LNB's and LNBF's are both amplifiers used in satellite dishes. As with other signal amplifiers, they take the very faint signal they receive and magnify it so that it is powerful enough to use. This is the first step in taking the microwave signal coming from space and turning it into images and sounds for televisions and computers.
A simple LNB attaches to the feedhorn of a satellite dish. An LNBF is a more highly developed piece of technology, being a part of the feedhorn itself. For this reason, an LNBF can be smaller than an LNB with comparable capabilities.
As you switch channels, the LNB switches polarity through the use of an exterior motor. With an LNBF, the polarity changes when the receiver changes the voltage going into it. This voltage shift causes it to switch back and forth between two different antenna probes (horizontal and vertical) within the LNBF itself.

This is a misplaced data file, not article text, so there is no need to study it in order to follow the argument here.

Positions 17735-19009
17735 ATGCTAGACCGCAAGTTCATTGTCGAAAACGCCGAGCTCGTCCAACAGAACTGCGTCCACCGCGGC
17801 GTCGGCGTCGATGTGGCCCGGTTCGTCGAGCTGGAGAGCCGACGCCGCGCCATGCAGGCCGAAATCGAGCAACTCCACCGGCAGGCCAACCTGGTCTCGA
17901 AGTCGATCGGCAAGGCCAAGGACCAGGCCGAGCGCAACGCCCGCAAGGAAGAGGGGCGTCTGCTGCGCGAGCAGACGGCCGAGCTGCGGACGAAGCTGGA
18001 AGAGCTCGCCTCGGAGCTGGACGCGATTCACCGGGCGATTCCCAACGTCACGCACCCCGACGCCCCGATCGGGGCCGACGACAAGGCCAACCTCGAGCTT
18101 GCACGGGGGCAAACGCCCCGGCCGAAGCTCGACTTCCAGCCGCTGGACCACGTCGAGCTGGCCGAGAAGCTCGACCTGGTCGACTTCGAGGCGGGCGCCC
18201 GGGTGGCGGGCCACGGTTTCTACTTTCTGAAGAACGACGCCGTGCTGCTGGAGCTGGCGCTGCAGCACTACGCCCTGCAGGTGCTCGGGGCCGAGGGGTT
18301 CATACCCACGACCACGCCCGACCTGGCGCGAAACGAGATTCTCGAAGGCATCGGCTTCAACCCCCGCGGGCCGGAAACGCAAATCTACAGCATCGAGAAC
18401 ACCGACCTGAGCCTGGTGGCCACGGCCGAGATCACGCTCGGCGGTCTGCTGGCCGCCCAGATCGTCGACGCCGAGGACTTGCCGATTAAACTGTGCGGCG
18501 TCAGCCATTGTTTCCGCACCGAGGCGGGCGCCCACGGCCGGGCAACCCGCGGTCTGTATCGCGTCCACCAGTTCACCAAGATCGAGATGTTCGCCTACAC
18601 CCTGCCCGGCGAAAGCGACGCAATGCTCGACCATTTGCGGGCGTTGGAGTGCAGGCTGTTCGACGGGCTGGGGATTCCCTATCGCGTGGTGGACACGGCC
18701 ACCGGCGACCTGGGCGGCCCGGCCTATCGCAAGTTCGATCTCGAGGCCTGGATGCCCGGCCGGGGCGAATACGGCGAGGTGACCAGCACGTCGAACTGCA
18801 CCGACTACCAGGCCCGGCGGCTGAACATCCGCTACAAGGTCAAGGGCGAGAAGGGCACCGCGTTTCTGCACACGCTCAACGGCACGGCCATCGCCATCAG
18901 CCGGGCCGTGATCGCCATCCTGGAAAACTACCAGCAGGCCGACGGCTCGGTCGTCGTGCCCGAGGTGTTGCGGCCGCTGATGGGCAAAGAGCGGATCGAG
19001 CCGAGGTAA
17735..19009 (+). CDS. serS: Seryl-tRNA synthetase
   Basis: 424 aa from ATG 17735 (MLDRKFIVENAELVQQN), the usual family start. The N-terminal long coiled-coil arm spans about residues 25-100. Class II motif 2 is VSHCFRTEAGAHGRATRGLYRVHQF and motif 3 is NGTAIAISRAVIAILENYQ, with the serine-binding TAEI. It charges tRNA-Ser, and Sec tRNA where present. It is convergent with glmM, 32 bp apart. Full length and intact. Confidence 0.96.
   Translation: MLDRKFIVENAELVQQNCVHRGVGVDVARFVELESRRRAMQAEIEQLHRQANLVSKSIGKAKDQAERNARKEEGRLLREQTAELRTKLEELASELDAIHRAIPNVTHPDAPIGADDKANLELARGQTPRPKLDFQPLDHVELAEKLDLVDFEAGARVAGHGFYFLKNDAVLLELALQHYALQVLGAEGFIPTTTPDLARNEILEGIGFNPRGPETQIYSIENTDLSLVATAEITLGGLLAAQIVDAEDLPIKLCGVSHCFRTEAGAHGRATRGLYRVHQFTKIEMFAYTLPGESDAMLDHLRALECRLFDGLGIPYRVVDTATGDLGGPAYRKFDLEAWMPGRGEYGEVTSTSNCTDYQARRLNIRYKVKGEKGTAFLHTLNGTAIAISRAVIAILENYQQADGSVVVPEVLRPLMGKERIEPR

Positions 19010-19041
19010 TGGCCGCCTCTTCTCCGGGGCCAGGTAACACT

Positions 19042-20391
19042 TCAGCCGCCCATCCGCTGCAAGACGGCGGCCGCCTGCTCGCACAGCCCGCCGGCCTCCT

Larger, older satellite dishes generally use the older LNB's that are separate from the feedhorn. Smaller, newer satellite dishes generally use the more compact LNBF's. Because the industry has shifted almost completely to the use of LNBF's, many actually do not even make the "F" distinction anymore, as LNBF's are completely replacing LNB's anyway.
About the Author
Ronald Kimmons has been a professional writer and translator since 2006, with writings appearing in publications such as "Chinese Literature Today." He studied at Brigham Young University as an undergraduate, getting a Bachelor of Arts in English and a Bachelor of Arts in Chinese.
satellite dish image by Freeze Frame Photography from Fotolia.com